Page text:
Stanford Conference on Entrepreneurship Notes

I spent the day at Stanford b-school for the annual entrepreneurship conference, which, as always, was awesome. I expected to have to drag my tired ass out of bed after a late basketball game the night before, but instead I bounded right up ready to head down to Palo Alto. Before long I sat back and watched Jeff Bezos talk about innovation and entrepreneurship. He is just on a whole other intellectual planet (in a good way). My notes from him include:

  • reject “learned helplessness” – true innovators see problems with everyday things
  • reject either/or thinking
  • more technology innovations are being made by finding a cool technology or a solution and then finding the problem
  • 4th most popular reason customers contact Amazon is to say thank you
  • When thinking about the future, don’t think about what’s going to change, think about what’s not going to change!
  • You can’t teach natural, born gifts. Some people are naturally gifted in certain things. The one thing you can teach is high standards.
  • “I was reading a blog the other day…” (he reads blogs)

Next was a panel on “Bouncing Back” – even though I’ve been pretty lucky so far, I know somewhere along the way I’m going to hit rock bottom (and believe me, there HAVE been low points so far). The panelists were extraordinary and a lot of it comes down to self-knowledge and awareness. What really matters to you in life? Why are you really trying to start a company? For recognition? Money? Once you fall off the bike, how do you get back on? All important questions.

Next up was the second keynote from Donna Dubinsky, co-founder of Handspring, who was entertaining, witty, and quite funny. Her anecdotes resonated. A few points that stick out from her talk include a Drucker quote: “Strategies don’t move mountains, bulldozers do.” Next – anything that costs more than $500 becomes a two-spouse decision, which is the kiss of death. I can back this up too – a few years ago we asked a really respected guy in the industry to be our interim CEO for a few months for only stock. Given that there was basically nothing, and that I was a 13 year old kid, you’d have to be nuts to do it. Shockingly he seemed enthusiastic and into it. But, the next morning, after talking to his wife, he didn’t want to do it. Moral of the story: stop people from talking to their spouse before a decision is made!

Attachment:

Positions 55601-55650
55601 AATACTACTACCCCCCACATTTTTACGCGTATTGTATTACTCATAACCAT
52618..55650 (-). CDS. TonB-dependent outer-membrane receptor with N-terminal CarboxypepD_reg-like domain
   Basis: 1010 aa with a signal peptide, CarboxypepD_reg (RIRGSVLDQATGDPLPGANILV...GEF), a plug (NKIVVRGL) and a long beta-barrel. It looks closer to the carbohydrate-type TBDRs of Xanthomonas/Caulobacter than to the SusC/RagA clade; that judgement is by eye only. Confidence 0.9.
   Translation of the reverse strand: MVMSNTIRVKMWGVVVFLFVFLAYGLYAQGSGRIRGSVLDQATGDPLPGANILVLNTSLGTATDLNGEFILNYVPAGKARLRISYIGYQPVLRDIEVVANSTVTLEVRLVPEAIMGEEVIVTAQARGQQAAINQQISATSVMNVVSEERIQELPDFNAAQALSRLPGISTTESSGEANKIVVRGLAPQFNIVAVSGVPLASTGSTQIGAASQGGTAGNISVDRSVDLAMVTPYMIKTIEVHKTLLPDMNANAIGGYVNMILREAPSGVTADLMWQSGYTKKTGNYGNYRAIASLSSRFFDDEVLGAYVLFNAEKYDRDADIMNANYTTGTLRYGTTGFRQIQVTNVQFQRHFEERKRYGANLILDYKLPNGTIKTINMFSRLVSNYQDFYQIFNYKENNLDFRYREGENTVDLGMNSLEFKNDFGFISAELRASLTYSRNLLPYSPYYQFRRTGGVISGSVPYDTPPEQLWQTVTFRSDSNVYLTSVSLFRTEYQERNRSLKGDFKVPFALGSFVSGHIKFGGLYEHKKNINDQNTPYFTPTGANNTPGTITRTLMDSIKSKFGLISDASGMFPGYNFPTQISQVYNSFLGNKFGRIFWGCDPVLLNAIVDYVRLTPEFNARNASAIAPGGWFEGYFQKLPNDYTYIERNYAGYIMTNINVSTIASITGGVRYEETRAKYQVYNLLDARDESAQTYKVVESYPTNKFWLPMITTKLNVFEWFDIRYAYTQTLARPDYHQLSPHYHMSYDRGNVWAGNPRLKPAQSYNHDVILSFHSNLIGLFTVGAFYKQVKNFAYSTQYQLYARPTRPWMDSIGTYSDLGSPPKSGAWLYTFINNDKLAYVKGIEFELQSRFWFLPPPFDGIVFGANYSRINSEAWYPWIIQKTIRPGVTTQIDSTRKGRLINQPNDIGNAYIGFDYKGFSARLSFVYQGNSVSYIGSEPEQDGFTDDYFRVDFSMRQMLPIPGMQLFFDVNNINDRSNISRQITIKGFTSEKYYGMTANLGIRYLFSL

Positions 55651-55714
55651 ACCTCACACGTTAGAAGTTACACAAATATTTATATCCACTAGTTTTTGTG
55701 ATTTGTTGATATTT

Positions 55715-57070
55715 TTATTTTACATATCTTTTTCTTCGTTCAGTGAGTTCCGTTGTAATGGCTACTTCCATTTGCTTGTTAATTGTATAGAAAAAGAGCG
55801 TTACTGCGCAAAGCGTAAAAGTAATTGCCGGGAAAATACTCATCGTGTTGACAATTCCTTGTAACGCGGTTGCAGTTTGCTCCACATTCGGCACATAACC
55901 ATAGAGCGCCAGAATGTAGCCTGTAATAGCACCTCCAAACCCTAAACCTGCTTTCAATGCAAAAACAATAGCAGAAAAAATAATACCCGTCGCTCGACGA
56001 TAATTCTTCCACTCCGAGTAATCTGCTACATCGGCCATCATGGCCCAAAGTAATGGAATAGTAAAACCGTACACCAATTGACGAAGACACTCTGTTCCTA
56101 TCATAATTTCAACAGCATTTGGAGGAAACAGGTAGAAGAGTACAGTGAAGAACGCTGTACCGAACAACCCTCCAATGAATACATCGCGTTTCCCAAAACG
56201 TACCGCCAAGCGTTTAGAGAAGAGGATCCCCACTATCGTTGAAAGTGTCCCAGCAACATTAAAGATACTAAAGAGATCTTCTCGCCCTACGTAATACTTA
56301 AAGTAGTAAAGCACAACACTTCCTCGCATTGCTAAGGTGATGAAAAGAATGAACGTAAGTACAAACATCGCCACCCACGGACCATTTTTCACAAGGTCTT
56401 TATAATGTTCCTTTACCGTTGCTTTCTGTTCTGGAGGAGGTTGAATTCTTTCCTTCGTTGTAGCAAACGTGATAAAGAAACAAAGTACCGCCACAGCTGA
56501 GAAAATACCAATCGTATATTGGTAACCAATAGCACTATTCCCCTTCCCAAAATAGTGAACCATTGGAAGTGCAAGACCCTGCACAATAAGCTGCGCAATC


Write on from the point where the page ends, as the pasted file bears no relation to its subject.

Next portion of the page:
One audience member asked Donna – who was coming across as a workaholic – if she was married. She said “Oh yes, I got married around the time of the Handspring IPO. How could any sane human do both a roadshow AND a wedding? I did what any CEO would do – outsource the wedding.”

I bailed from the Outsourcing & Offshoring session because it was weak and checked out the last 30 minutes from Pat House‘s presentation on What It Takes to Be an Entrepreneur. Pat is the co-founder of Siebel. Among other things she said: “I may not always be the smartest or most technical person in the room, but I very often make the most insightful or observant comments in meetings…I just get shit done…Having a big ego is usually good…I believe in philanthropy at a personal level but believe that business has nothing to do with philanthropy.” (I disagree).

The last good panel I went to was on “Building an Early Stage Sales Force.”

  • Hiring a sales team too soon is an attempt to impose a transaction mode when you should be in a learning mode.
  • Take hypotheses about what customers want and then leave the bldg. Usually is a big discrepancy
    between customer facts and assumptions.
  • In early stage company, revel in what goes wrong after a lost deal. If you hire a world class executor, they will say “oh, well, on to the next call.” Great sales people can get up and make the next call. But startups need to learn from each lost deal. This is the problem with a world class salesperson as one of the first hires.
  • You’re in a new market when you get create the TLA. What’s TLA? Three letter acronym.

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